Pub Run


A random stop at Point2 Running Store to buy some shoelaces led me to talking to Peter Wolf.  From there I joined the Wingnutz Running Team for the Sandy Bottom 24 Hour Run for Cancer in April. This in turn led to several new Facebook friends, which culminated in a message last Friday about a ‘Pub Run’ being organized. I couldn’t miss this.  The plan was to meet at Newport News Park, run 7-8 miles to Yorktown Pub, have some refreshments and run back.  We ran a nice easy pace just talking and enjoying the scenery on an unseasonably warm day.

The pub was a little more crowded than any of us would have preferred, so 2 beers and we were off.

All told it was a great day, met a lot of good people and had a lot of fun.  We discussed an upgrade of sorts, taking in most of the Peninsula to include a refueling every 5 miles or so.  I ended up logging just over 16 miles.

Today, however, game over and time for some serious running.  21 miles at a hard effort.  The heart rate monitor I have always seems to read crazy numbers for about the first mile and a half so I’ve become accustomed to ignoring it in the beginnning.  I always run marathons at an average heart rate of 165 – 167, so my plan for today was to run at near race pace effort.  As Kilian says, “50% physical, 50% mental”, so also on the agenda was to run long and hard, alone, to simulate those dark miles of the marathon when you can find yourself alone but still have a long way to go.  I slacked a little near the end.  This may be due to drinking very little.  I had a bottle of coffee flavored Perpetuem but didn’t finish it.  I don’t know why they make it taste like vomit.  I WILL NOT be drinking this on race day!

I dug out some test results from November for comparison.  The results are promising; I’m running the same pace at close to 8 bpm slower heart rate.  I take that to mean training is working!

Some days you just run faster

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I can’t explain it.  I’ve been mostly doing easy triathlon training.  I try to get in 2 workouts each day with neither being that long.  Trying to improve my swimming, finally get comfortable on a bike, squeeze in a little running.  A couple weeks ago I hit 55 miles running for the week.  Ok but nothing worth writing about.  Earlier this week I got on a treadmill and it was all I could do to hold a 6:15 pace for 2 miles.  I took that to mean I’m in pretty lousy shape and need to get to work.

Then today I went out for my lunch time run.  I planned to just do an easy 4 miles with a pushup set every mile.  Get in a good swim later.  After a quarter mile warmup, I clocked my first mile in 7:40 and did some pushups.  I was a little surprised at the pace and decided to just go with it.  Mile 2 split was 6:22 but still felt easy so I kept pushing.  Miles 3 & 4 came in at 5:50 and 5:39.  I was breathing by this point but still felt pretty good. Took an easy quarter mile cool down and went back to work.  Changed my swim to an easy 30 minutes focusing mostly on stroke count and cutting a clean line through the water.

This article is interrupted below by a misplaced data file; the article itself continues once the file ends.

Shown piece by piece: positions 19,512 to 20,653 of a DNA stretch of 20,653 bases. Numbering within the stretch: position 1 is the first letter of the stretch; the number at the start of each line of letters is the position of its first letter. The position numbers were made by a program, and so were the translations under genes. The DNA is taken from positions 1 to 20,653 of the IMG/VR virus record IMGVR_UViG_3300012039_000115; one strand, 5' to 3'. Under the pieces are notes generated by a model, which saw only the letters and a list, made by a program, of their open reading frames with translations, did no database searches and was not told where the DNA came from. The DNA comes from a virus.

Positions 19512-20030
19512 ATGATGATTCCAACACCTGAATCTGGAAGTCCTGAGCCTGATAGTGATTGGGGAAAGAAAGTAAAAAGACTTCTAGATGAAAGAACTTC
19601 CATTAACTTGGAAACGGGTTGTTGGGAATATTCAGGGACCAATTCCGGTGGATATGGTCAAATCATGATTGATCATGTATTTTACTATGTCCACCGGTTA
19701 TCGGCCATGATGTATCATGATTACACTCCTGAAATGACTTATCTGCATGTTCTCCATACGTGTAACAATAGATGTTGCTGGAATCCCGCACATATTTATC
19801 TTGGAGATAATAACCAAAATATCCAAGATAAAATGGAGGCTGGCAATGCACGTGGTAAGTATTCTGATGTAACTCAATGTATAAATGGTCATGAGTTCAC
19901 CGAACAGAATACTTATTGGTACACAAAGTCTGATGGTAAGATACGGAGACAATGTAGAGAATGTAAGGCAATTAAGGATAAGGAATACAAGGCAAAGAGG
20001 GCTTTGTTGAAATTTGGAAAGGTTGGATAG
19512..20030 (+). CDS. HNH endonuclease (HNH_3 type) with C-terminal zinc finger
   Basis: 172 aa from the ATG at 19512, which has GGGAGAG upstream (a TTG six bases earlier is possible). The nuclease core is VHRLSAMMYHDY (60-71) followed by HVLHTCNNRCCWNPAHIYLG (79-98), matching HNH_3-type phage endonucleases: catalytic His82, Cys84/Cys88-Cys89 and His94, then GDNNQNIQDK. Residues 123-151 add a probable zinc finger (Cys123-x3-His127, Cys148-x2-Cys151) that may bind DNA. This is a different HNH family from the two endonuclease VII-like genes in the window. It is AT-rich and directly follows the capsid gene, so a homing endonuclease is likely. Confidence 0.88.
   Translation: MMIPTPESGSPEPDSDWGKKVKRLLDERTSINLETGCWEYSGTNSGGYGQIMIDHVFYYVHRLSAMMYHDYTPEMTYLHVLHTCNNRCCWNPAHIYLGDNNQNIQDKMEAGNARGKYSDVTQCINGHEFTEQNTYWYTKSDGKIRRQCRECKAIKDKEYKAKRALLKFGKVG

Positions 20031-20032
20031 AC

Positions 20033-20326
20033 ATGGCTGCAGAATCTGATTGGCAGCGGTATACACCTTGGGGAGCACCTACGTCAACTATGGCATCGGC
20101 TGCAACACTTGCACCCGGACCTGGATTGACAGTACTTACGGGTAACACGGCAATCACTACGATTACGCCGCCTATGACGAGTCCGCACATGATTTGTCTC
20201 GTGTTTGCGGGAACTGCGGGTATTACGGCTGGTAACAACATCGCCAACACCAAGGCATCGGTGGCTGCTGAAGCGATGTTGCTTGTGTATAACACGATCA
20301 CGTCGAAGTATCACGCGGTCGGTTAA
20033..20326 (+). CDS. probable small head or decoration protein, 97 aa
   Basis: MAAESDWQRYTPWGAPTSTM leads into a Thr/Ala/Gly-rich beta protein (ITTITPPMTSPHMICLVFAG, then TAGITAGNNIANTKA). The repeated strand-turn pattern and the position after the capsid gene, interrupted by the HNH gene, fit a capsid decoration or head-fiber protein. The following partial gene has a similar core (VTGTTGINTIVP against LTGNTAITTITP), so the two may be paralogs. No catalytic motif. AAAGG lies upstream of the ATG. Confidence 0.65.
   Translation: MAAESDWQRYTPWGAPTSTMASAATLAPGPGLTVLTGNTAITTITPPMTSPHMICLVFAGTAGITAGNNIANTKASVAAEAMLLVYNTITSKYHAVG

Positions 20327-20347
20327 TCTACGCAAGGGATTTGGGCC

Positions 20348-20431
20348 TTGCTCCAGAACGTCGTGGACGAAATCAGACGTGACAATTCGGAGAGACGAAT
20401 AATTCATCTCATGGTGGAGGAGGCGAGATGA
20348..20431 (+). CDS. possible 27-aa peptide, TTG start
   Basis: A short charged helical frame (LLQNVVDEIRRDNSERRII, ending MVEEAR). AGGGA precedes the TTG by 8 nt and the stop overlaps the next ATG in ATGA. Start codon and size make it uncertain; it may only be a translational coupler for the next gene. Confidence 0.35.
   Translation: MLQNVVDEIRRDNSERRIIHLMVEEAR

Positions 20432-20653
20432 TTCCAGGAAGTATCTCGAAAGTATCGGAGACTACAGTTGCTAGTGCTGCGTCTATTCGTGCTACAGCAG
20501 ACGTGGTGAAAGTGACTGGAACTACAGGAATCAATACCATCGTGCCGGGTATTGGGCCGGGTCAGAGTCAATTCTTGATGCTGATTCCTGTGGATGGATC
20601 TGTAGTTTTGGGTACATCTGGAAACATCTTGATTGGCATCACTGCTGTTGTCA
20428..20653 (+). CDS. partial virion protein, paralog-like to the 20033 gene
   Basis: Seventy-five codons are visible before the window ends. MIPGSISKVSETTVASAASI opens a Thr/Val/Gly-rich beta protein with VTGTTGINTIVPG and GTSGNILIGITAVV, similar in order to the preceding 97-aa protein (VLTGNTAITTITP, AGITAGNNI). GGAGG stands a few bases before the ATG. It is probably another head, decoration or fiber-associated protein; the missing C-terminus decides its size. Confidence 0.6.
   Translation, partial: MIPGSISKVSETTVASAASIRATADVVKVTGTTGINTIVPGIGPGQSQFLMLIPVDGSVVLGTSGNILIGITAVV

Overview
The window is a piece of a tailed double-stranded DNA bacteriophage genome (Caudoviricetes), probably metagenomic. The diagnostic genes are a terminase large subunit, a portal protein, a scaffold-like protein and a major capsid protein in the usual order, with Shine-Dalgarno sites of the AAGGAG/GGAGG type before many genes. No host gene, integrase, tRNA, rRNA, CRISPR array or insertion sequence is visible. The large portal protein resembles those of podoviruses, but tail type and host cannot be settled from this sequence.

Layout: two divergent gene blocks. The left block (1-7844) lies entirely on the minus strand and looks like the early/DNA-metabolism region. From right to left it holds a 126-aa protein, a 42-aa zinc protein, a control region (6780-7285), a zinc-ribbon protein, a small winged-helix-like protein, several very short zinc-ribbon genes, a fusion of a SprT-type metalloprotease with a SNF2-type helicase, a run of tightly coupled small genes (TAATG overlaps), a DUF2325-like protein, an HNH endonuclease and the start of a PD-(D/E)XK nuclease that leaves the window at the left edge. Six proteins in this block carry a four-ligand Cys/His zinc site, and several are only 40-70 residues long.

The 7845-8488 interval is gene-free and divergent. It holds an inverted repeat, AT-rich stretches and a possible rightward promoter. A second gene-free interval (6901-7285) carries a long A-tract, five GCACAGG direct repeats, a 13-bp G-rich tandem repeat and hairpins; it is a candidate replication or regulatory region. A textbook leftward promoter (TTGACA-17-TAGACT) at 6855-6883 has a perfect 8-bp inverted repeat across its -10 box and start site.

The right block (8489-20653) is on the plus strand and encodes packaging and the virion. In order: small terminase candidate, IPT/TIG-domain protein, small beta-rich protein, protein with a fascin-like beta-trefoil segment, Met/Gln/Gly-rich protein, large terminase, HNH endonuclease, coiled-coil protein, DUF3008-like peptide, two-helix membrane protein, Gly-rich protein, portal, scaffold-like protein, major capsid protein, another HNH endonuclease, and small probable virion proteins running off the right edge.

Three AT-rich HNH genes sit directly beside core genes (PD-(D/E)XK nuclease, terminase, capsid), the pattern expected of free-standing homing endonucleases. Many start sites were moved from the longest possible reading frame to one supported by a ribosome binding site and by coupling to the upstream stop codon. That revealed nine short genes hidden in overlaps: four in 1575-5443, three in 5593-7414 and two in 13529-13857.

I keep wondering what happened.  Maybe all the sugar I ate this morning?  Everyone at work decided to bring in sweets today and I woke up late, skipping breakfast (meaning – ate my share of the cookies).  Did I hit one of Csikszentmihalyi’s ‘flow states‘?  Do I just hate treadmills for the miserable apparatuses they are and run better outside?  I don’t know.  I lost my heart rate monitor strap for a couple weeks (found it under my desk later today) so I don’t have any rpm data.

I don’t know what happened.  Some days you just run faster.

Setting Goals

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Its the time of year when I plan out my racing season.  I typically have a rough idea of what I plan to do two years out.  This is kind of a necessity when participating in endurnce events that are hard to get in to, quite expensive, and sometimes require training in multiyear cycles.  Perhaps this is, in part why I like these events.  My goals for 2011 were

  • March – Virginia Beach Marathon – goal to gauge fitness. Finished in about 2:59.
  • April – Sandy Bottom 24 Hour run – goal > 100 miles.  Completed 101.25 miles with heavily blistered feet.  Missed an opportunity for a win.
  • June – Bighorn 100 mile ultramarathon – goal to finish close to 24 hours, or at least under the cutoff time of 35 hours.  Finished in about 33:24 in good shape physically but with feet so blistered I was reduced to walking.